Old friends

Venezuela and Colombia re-establish diplomatic relations, what does it mean for the region?

The election of Gustavo Petro as president of Colombia on 19 June 2022 marked a major change for the country as he became the first ever elected left-wing president, spurring policy changes in all fronts. From a foreign affairs perspective, Petro’s recognition of Nicolás Maduro as president of Venezuela will start off a new era in bilateral relations between Caracas and Bogotá, as former President Iván Duque supported Venezuelan opposition leader Juan Guaidó as the country’s legitimate president.

On 29 July, Álvaro Leyva, designated foreign minister of Colombia; and Carlos Faria, minister of foreign affairs of Venezuela issued a joint declaration at the border town of San Cristóbal to re-start diplomatic relations. The hope is that this will promote trade and commerce, border security, peace negotiations and stem uncontrolled migration but many observers are not expecting much to change.

“The main question is if the Petro government is doing this to benefit the Colombian people or just to further its political and ideological agenda,” said a former official at Colombia’s Ministries of Defence and Foreign Affairs.

“The main question is if the Petro government is doing this to benefit the Colombian people or just to further its political and ideological agenda.”

Former official, Colombia’s Ministries of Defence and Foreign Affairs

Petro’s supporters are optimistically extolling the potential benefits of renewed relations, “Trade in the regions along the border would be boosted, access to Venezuelan energy is advantageous to Colombia. Venezuela would benefit from Colombia agricultural and meat products and the security situation would be improved.”

Critics, such as former government officials, are claiming that these ‘optimists’ are naïve, “Population centres are far from the border so the impact of increased trade would be minimal, Colombia is supposed to be undergoing a transition to renewable energy so buying Venezuelan energy won’t help, even before diplomatic relations broke down Venezuela had a history of not paying for Colombian imports; I doubt this will change and the security situation along the border has always been poor, diplomatic relations or not.”

The building of bridges between Petro and Maduro will put to test US strategy in the region, which has been defined by a War on Drugs that president Petro rejects. The former official at the Ministries of Defence and Foreign Affairs explained, “The US is walking a tightrope in much of Latin America and with Petro’s election they have lost their strongest ally in the region. The US started a strategy of rapprochement with Venezuela earlier in the year to gain access to the country’s energy. In the absence of a strong regional ally I think we will see a more ‘softly-softly’ strategy from the US.”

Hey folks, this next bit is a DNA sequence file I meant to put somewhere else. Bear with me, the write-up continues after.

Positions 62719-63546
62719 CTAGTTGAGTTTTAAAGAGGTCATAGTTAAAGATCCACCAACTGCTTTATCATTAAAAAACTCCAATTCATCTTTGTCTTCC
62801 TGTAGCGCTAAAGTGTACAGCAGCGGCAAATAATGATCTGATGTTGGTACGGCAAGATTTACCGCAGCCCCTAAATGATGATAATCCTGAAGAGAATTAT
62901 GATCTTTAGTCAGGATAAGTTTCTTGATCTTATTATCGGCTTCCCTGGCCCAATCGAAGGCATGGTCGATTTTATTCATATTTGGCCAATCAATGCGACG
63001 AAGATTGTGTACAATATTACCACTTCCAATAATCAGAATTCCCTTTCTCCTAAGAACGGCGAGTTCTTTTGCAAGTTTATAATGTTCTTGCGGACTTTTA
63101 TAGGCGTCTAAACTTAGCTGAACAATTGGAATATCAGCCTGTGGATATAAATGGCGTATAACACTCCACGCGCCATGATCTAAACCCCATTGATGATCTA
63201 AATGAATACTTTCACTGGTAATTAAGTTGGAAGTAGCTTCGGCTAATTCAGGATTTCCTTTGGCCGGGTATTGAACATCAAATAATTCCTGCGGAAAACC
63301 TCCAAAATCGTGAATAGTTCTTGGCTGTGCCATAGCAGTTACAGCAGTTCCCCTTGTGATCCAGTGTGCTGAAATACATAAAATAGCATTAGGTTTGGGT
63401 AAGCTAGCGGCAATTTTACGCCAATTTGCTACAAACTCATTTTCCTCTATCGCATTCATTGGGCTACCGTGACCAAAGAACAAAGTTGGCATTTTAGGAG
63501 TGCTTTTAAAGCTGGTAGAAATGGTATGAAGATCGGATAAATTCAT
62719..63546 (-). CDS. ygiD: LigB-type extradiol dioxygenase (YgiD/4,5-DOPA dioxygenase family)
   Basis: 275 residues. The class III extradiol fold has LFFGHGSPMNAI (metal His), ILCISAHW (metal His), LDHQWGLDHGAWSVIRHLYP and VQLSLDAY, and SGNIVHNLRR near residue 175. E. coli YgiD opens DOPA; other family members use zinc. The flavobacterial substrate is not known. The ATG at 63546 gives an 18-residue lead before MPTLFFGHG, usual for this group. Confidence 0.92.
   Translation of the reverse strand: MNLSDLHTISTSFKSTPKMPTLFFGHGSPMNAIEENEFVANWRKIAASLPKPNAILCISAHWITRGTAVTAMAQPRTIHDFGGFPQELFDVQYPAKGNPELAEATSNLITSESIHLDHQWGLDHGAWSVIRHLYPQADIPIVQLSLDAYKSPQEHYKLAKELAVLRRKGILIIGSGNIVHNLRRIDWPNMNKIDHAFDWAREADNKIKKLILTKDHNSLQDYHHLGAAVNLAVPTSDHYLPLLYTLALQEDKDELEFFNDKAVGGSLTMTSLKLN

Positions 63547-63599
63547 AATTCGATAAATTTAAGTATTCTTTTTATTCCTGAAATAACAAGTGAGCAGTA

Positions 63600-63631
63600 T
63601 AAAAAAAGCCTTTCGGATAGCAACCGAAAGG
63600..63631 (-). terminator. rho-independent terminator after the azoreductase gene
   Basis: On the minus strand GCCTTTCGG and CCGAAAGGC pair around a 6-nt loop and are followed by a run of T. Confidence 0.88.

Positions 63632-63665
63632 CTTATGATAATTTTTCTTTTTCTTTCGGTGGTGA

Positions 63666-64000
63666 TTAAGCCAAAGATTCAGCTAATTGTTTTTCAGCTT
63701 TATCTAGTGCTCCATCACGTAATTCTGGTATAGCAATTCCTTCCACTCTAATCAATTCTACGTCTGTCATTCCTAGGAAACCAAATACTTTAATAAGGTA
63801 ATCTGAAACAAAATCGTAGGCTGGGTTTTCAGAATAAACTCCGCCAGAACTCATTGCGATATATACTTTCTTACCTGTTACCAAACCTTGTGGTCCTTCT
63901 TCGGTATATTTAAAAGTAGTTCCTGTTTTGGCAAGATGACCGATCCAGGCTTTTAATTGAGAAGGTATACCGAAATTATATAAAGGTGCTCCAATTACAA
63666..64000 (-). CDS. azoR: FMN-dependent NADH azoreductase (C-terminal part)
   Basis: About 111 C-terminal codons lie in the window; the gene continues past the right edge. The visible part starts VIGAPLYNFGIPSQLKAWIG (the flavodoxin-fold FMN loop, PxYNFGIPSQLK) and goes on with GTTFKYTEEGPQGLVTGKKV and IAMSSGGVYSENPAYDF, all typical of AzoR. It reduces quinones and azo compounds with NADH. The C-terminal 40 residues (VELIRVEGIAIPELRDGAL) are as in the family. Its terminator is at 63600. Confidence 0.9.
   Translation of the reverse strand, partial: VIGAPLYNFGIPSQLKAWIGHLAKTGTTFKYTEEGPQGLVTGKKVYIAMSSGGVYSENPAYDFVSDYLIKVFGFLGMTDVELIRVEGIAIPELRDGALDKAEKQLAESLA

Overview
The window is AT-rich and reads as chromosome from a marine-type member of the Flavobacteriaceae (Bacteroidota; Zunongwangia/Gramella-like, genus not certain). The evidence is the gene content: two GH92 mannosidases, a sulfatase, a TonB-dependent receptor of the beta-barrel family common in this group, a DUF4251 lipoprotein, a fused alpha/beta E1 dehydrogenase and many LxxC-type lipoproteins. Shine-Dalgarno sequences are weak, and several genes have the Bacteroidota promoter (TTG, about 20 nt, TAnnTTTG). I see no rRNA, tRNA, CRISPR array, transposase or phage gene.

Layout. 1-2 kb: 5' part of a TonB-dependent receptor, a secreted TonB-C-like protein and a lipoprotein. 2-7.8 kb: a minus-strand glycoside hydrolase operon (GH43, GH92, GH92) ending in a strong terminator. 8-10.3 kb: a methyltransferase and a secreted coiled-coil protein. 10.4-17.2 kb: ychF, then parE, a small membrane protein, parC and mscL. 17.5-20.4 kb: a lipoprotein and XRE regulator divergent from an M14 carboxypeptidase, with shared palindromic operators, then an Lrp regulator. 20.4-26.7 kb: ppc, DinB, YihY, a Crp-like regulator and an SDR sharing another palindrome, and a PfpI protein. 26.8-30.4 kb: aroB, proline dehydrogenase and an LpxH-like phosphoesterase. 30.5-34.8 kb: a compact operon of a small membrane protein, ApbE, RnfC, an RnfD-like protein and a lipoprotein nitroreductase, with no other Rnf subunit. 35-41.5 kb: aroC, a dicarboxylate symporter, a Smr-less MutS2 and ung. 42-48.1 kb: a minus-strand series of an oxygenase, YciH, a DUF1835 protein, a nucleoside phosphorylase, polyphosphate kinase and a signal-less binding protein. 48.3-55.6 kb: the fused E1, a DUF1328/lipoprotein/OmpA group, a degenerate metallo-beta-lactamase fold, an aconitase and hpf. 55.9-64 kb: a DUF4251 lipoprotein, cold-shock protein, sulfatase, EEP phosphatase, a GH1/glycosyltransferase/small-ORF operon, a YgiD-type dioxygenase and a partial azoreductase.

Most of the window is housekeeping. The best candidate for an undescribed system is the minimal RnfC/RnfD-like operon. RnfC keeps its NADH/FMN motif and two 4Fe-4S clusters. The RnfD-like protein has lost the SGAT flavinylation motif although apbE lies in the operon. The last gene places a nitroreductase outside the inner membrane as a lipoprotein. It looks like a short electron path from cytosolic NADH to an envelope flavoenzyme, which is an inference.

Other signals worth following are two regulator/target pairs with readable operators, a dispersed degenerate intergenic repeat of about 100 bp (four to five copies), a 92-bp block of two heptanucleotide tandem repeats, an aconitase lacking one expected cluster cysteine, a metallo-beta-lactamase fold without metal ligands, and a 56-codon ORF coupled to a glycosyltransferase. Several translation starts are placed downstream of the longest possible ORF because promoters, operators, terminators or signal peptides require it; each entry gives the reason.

“The US started a strategy of rapprochement with Venezuela earlier in the year to gain access to the country’s energy. In the absence of a strong regional ally I think we will see a more ‘softly-softly’ strategy from the US.”

Former official, Colombia’s Ministries of Defence and Foreign Affairs

Petro is moving ahead with his agenda, regardless of the US with promises to overturn some measures such as crop eradication, express extraditions and over-reliance on US security forces. The US Biden Administration remains observant, some would argue absent, while acknowledging potential disagreements but, also, that US drug policy needs to evolve.

The position of the Venezuelan diaspora in Colombia, believed to be in 2.2 million people, remains unclear due to a lack of clear leadership. The former Colombia defence official confirmed, “The Venezuelan diaspora has no power, no leadership and no capacity to influence anything. Some are saying that with improved relations between Venezuela and Colombia the migrants will return but that represents a fundamental misunderstanding of the situation. These people left Venezuela because the conditions for them in the country were intolerable, this hasn’t changed.”

Petro has vowed to reopen the 2,200-kilometre porous border between both countries, infested with armed groups which have recruited desperate migrants taking advantage of their situation. However, Petro’s intention to remove criminal organisations from the border, predominantly led by the Army of National Liberation (“ELN”), could cause tensions with Caracas, that has tacit alliances with some of these non-state armed groups. With so many challenges ahead, Petro will have to show cunning diplomatic skills at a time when Maduro appears to crave for international acceptance.

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